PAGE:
Police: Jackson Twp. man said he killed his wife to 'save the world'
John D. Ziegler III told detectives he killed his pregnant wife with a sword because she was the "queen bee" of a race of hybrid humans that was taking over the world, according to testimony from his preliminary hearing Friday morning.
"(He said) he needed to destroy her to save the world," Northern York County Regional Police Detective Mark Baker testified, adding that Ziegler also told him that "he thought he did the right thing."
Ziegler, 31, called 911 shortly after 4 p.m. Jan. 27 and announced he'd killed 25-year-old Diana Ziegler, police have said. She was six months pregnant with the couple's second child, testimony indicated — a daughter they planned to name Charlotte.
Responding officers found her dead on the back deck of the couple's 1157 Ledge Drive home in Jackson Township. She'd suffered multiple blows to her head and neck, delivered by a scimitar-style sword that was 4 inches wide, charging documents state. Police said they found the victim's blood and skull fragments on the deck.
John Ziegler was arrested at the scene and later charged with homicide and homicide of an unborn child. He remains in York County Prison without bail.
He sat quietly during his preliminary hearing, held before District Judge Thomas Reilly in the York County Judicial Center. At the close of the hearing, Reilly determined enough evidence exists for John Ziegler to stand trial, and set formal court arraignment for April 21.
Death penalty? Senior deputy prosecutor Chuck Murphy said a decision about whether to seek the death penalty will be made by the time of formal arraignment.
Baker, the lead investigator in the double homicide case, testified that he interviewed John Ziegler for about an hour and described the man as anxious and upset.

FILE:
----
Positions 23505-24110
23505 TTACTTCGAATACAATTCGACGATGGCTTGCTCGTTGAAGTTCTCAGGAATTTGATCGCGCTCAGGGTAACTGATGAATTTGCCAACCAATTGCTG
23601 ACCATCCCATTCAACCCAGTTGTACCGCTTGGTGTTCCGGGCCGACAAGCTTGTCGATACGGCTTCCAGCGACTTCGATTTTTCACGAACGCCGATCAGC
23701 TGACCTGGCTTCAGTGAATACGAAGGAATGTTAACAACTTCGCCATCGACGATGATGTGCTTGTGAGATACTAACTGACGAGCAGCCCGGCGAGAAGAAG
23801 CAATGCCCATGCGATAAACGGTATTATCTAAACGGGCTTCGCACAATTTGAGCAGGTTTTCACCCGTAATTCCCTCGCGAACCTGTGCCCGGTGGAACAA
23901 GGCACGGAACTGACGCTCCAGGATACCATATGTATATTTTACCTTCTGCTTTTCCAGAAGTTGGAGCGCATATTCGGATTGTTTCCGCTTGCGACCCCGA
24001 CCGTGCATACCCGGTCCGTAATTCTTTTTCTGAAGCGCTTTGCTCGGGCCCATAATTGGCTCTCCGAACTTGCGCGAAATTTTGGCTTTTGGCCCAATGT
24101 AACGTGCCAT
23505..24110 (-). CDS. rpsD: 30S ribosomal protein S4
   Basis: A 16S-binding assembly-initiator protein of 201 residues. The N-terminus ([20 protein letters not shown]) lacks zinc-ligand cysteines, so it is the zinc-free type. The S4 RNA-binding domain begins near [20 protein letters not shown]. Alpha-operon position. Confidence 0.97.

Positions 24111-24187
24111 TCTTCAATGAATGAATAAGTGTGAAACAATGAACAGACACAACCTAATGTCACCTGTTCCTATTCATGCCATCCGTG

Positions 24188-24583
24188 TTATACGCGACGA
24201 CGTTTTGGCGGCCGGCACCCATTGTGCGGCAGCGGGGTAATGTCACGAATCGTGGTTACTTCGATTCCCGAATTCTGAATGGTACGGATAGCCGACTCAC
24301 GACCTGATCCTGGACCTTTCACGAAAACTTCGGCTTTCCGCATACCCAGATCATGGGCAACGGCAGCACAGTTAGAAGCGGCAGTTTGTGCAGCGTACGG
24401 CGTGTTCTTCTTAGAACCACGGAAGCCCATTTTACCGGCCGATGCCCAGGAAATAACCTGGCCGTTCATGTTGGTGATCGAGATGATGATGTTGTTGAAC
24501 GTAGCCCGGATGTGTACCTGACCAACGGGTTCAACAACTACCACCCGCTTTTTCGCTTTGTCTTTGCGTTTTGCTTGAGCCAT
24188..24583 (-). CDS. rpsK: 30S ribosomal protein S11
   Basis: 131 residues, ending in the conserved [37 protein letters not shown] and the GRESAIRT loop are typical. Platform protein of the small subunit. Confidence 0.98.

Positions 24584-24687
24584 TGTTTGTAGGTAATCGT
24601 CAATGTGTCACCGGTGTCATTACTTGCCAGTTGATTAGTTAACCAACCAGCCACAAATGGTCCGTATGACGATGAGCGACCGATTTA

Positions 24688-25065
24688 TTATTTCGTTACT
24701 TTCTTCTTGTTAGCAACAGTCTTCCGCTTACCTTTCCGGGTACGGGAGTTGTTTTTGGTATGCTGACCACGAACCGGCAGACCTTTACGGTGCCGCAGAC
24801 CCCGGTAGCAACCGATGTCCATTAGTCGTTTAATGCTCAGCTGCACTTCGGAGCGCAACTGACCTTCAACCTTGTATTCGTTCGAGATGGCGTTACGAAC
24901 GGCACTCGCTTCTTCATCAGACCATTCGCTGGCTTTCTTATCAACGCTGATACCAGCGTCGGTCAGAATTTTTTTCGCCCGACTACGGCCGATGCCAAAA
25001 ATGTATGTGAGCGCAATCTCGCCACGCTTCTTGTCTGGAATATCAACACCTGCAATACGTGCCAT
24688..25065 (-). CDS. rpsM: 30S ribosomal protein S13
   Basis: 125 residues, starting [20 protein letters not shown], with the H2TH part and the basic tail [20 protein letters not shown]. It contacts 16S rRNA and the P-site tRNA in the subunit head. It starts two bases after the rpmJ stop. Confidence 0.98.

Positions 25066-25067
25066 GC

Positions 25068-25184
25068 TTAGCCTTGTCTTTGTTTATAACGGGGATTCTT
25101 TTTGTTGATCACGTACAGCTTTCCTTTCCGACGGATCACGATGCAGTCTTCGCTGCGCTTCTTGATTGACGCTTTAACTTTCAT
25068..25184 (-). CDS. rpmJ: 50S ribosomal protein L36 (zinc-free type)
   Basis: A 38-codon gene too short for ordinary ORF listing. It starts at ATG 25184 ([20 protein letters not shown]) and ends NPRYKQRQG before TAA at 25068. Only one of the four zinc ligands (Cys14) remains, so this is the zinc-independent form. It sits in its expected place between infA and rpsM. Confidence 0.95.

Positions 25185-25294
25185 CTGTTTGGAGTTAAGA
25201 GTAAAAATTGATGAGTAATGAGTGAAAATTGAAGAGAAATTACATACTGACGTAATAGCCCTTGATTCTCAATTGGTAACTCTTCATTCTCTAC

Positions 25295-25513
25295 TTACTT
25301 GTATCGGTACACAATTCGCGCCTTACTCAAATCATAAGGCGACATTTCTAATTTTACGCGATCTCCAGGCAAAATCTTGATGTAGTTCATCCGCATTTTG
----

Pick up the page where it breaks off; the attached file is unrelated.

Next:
"He said multiple times that Diana didn't deserve it," Baker said, even though the man also said he believed he'd done the right thing.
John Ziegler told the detective that he'd been feeling "off" for several months.
"He believed the world was being controlled by hybrid humans," and that his wife needed to be killed because she was the "queen bee" of those hybrids, Baker testified.
Changing the weather: The alleged killer also said he believed he could change the weather by changing his emotions, then explained that he watched snowflakes start to fall, and then stop falling, as his emotions fluctuated, according to the detective.
"His interview with me was really all over the place," Baker said, but noted the defendant had no trouble remembering what he'd done and was able to answer questions coherently.
"He thought it was a big conspiracy," the detective testified. "He said he thought everything would change with the election of Donald Trump."
He didn't appear to be angry at Diana Ziegler about anything and kept saying things like, "I can't believe what I did" and "she didn't deserve this," according to Baker.
Northern Regional Detective Robert Ryman also testified Friday, and under cross-examination by defense attorney Jay Abom said he didn't see John Ziegler express any anger toward Diana Ziegler.
Questioned actions: Ryman said John Ziegler asked him whether he had done "the right thing." He wasn't crying, and was cooperative and acting "very normal," according to Ryman.
Forensic pathologist Dr. Michael Johnson briefly took the witness stand to say he'd performed an autopsy Jan. 30 on Diana Ziegler and determined she died from multiple sharp-force trauma, inflicted by "a sharp, heavy object."
Johnson also said he estimated the fetus was 24 or 25 weeks along.
The Zieglers' 2-year-old son was home when his mother was killed and was unhurt, according to police.
Abom declined comment after the hearing, and specifically declined to discuss whether he's preparing for a defense of mental infirmity.
— Reach Liz Evans Scolforo at firstname.lastname@example.org or on Twitter at @LizScolforoYD.